27 Concrete Example Developers for a national bank are tasked with creating a new MIS tool They dedicate 1 developer full time to creating a charting component This sucks in testing and PM time too Charting component not core to task at hand Spent 3 months getting nowhere Before buying a charting component. 27

28 Why Is This Technical Debt? Savings against time not made Chose to develop a component Should have bought from a third party. 28

29 Quantifying The Technical Debt The component was bought in the end: – Disregard the cost of the component – And the time spent learning the API Resources deployed: – 1 X developer 3 months – 1 X tester 1.5 months – 1 X lead developer 1 day – 1 X PM 1 day Cost of technical debt : 24,886 Euros 29

30 Fixing The Technical Debt Identify non core functional aspects of project – For each of those: Can a component be bought in to achieve it? If so, buy it If not – Does your enterprise allow open source? – If so use it » Beware of licence implications – Only after evaluating and discounting alternatives should you consider writing your own. 30

31 Case Study #3 Anti-Pattern: Code that plays together stays together 31

32 Symptoms Let’s imagine a “Car” object What properties should it have? – Make – Model – Colour What behaviour should it have? – None! – It’s an inanimate object! A “Car” will have things done to it by “actors”. 32

33 What Is The Problem? 33

34 Example of Class Pollution Credit: Phil Winstanley ( 34

35 Why Is This Technical Debt? Borrow time now, repay later Borrowed time now – Simpler object graph Repay later in cost of adding functionality. 35

36 Concrete Example Online provider wants to be first to market Ships service with monolithic object graph Effort required to add new features grows Development slows to a crawl Management demand a fix. 36

37 Quantifying the Technical Debt 1 monthly iteration to fix this debt Resources deployed: – 5 X Developers – 1 X lead developer – 2 X testers Apply these figures to our formula and: Cost of technical debt: 44,800 Euros. 37

38 Fixing The Technical Debt Understand that – Monolithic object graph has a limited lifespan – Prefer separation of concerns – If first to market is important Understand the value of the technical debt accrued Decide when the debt will be paid off Decide if commercial gain outweighs cost of debt Refactoring tools can reduce “interest” on debt. 38

39 Case Study #4 The Anti-Pattern: Sensitive Tests 39

40 Symptoms Test which are sensitive to – Context – Interface – Data Pass in one iteration Fail in the next due to changes. 40

41 Why Is This Technical Debt? Borrow time now, repay later Borrowed time in the form of easy to write tests Repay later in form of fixing sensitive tests. 41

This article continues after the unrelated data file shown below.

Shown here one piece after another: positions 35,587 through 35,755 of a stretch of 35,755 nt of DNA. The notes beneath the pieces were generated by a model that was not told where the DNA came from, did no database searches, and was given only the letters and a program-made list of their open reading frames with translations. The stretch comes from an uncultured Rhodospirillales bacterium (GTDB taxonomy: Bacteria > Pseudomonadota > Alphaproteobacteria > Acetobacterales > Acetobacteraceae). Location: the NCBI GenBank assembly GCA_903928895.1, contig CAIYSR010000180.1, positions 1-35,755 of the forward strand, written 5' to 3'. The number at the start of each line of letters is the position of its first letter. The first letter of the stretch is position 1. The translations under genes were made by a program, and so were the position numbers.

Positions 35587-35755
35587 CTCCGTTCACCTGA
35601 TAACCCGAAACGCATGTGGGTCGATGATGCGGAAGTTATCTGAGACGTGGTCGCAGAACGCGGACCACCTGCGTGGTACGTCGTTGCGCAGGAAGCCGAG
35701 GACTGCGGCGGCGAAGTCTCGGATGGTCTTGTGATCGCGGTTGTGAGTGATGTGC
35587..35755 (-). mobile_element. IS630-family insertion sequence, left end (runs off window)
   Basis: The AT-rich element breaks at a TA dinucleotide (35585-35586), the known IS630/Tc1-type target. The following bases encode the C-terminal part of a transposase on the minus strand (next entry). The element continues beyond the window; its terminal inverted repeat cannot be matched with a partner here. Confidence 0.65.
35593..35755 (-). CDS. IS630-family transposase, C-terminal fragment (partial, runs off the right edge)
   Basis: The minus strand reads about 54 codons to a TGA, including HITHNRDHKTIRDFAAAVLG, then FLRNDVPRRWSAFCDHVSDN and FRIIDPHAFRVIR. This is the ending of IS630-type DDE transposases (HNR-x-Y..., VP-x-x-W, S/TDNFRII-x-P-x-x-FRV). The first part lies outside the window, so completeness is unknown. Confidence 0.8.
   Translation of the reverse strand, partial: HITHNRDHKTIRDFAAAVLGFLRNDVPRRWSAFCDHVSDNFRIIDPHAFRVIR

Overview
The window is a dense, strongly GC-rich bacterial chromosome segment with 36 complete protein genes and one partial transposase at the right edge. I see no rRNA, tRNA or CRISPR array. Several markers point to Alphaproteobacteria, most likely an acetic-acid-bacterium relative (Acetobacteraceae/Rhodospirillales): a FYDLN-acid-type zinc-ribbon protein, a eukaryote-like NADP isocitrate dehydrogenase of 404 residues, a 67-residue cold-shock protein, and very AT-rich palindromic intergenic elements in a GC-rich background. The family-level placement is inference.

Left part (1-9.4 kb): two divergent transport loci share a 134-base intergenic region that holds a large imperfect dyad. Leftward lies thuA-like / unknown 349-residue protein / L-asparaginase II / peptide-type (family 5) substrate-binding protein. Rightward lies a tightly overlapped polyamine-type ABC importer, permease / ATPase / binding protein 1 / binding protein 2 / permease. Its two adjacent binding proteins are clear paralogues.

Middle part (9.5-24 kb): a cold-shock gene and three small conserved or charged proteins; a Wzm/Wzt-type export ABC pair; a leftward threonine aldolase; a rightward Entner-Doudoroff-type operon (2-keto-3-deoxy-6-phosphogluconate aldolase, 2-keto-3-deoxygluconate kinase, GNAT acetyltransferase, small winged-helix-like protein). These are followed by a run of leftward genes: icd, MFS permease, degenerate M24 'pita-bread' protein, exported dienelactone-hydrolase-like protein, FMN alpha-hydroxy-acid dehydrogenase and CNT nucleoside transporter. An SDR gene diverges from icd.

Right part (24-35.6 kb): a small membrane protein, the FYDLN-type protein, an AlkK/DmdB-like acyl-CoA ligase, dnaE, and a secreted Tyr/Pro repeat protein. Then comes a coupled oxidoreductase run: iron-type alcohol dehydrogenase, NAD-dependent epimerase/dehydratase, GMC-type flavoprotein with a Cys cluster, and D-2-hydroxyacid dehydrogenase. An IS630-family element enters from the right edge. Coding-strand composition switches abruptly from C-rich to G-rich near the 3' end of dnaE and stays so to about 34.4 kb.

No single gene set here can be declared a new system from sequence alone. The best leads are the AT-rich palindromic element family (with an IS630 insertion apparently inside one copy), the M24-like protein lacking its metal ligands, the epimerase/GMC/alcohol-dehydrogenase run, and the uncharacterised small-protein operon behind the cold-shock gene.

42 Concrete Example Tester testing code which uses data from development database Developer adds new functionality – Shape of the database changes – Values in the database change Previously passing tests fail Tests rewritten using current dev. database. 42

43 Quantifying the Technical Debt Take previous 283 defects per project Assume 10% of tests for those defects are data dependant Assume it takes tester 30 minutes to fix each test 28 * 0.5 = 14 hours Apply those figures to our formula and: Technical debt = 392 Euros. 43

44 Fixing The Technical Debt Test must use independent data – Don’t run tests against development data – Either Have a dedicated test database Or it may be possible to mock data access Or have the set up code for each test or suite of tests generate the data it requires and drop it during the tear down code. 44

45 How Do We Spot Technical Debt? 45

46 We Are Used to Charting Progress 46

47 Time Budget Failures Are Obvious 47

48 Effect #1 – Loss of Productivity 48

49 Effect #1 – Loss of Productivity 49

50 Effect #2 – Increase In Testing 50

51 Effect #2 – Increase In Testing 51

52 Effect #3 – Decrease In Morale 52

53 Effect #3 – Decrease In Morale 53

54 Summary In this presentation you learned: – What technical debt is – That it is important to manage technical debt – Some common anti-patterns and how to fix them – Metrics to spot hidden technical debt – How to quantify technical debt. 54

55 Take Away If you only take away one thing – Know that technical debt is the silent killer that stalks all projects – Don’t let it kill your projects! 55

56 Further Reading hive/2007/11/01/technical-debt-2.aspx 56

57 Questions? There wasn’t time for my question Where can I contact you? – – – On Twitter as @garyshort. 57